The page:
Well I am coming down from the adventure of going to watch a movie for the first time as a family. Thanks to the Autism Society of America we were able to go see the movie “UP”. They are providing sensory sensitive theatre once a month. Here is the link to check it out:
This was our first time and we were not sure what to expect. Being sensitive to those with specials needs includes no advertisements, they go directly to the film. Also “lights brought up and the sound turned down, families will be able to bring in their own gluten-free, casein-free snacks”. We were told if we needed to have quiet there was a theater for us where there were no movies playing around it so it was indeed quiet. There is no discouragement in being loud or speaking. And we were told we could move around if we needed to.
All of this was truly freeing. However, I must say I was overwhelmed with emotion and spent the first few minutes crying. I usually do not do that. The whole thing was quite stressful from start to finish but it was a great thing and we are going to attempt it again next month. We don’t know how Daniel will respond next time since he knows what to expect now.
All of the kids did very well.
Daniel made it through until the last 30 minutes, which is a miracle in itself. I explained to him what we were going to do before we went in and tried to ease all of us into this as gently as possibly.
We sat down and the movie started. Daniel, Ariel, and Joshua all watched with an excitement and a curiousness. I was watching it and getting sick. There was too much motion, spinning, colors, loud noises, the other children in the theater humming, talking, shouting, doing what they needed to do to help themselves. I tried very hard not to get up and start freaking out. I HAD to be ok for the kids.
It was too much though.
I was hit with the emotion of this being the first time that we have been able to see a movie together. I had joy for my kids, excitement because they got to experience something new, stress because I didn’t know how any of them were going to respond, especially Daniel. He could have started screaming and hitting at any second. The emotions from the movie itself. The first 10 minutes is very funny, happy, sad, and kind of despairing. But it was a good movie, what I saw of it anyway. Being it is our anniversary this Sunday it kind of choked me up because just having that intense moment of possibly loosing the love of my life and what would happen if he goes first.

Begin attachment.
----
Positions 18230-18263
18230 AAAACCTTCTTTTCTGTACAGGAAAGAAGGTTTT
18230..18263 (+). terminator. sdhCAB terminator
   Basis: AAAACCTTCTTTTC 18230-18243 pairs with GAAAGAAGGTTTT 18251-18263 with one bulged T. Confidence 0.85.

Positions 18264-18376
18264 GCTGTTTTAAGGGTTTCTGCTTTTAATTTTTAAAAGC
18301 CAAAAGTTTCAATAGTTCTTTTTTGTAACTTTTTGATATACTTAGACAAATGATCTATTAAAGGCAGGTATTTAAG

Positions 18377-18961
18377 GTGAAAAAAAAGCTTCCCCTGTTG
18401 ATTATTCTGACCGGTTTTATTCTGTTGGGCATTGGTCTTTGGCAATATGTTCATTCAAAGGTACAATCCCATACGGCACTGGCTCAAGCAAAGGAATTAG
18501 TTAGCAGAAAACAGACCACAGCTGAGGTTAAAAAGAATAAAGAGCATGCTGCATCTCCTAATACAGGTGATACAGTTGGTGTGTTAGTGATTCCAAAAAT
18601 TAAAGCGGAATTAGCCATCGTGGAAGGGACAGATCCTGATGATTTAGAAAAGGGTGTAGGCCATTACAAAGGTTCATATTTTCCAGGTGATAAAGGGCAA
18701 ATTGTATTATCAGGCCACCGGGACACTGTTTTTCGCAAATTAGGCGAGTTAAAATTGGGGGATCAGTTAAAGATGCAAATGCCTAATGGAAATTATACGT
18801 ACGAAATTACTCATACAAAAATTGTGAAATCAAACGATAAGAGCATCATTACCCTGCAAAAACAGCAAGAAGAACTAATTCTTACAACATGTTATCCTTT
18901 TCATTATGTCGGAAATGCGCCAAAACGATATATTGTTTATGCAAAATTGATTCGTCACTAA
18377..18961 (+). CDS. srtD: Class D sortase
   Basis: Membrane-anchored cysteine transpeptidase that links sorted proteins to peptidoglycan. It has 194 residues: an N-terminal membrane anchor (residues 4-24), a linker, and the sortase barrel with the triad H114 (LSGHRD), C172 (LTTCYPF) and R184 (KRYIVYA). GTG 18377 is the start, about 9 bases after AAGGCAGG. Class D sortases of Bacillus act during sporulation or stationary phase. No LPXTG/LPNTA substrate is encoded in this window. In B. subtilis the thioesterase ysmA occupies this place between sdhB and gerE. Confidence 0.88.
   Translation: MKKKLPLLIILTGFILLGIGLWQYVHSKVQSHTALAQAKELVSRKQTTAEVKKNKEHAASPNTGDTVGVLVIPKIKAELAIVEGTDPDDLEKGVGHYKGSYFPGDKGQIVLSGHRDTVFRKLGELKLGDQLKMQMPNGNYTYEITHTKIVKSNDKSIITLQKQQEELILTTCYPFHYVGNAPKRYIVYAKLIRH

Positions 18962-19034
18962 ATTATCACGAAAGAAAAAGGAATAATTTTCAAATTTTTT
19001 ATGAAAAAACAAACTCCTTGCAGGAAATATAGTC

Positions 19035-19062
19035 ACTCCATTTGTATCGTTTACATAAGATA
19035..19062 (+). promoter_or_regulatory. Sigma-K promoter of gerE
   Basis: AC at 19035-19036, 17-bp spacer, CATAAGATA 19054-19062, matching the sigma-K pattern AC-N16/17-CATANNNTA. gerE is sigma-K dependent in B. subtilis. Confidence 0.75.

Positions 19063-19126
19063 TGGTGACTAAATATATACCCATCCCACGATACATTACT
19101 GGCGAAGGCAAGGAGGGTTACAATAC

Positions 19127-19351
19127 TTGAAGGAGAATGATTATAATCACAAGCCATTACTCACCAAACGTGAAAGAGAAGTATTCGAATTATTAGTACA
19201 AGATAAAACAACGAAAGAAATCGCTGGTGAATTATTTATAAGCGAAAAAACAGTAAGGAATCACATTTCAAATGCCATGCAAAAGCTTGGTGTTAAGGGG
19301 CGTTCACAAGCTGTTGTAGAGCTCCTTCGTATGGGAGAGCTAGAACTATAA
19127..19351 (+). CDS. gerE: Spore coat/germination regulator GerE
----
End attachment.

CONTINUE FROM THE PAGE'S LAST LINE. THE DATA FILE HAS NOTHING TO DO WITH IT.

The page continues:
I don’t want to think about that.
The noise was still very loud to me. I don’t know how loud it is in a normal theater we haven’t been in almost six years. I could barely take it and it was suppose to be softer. The lighting was much better though. So the noise from the movie and the noise from the children in the theater really made me nauseous. If you have not heard an autistic child or special needs in some way scream, shout or make a noise that is indescribable, there is no way to relate it – you have to hear it to know. I was hit with the emotion of all of all of the parents in that room with us who understand. They understand and we understand them. Not many people do unless they experience it. Having that sense of someone understanding our pain and joy was overwhelming for me.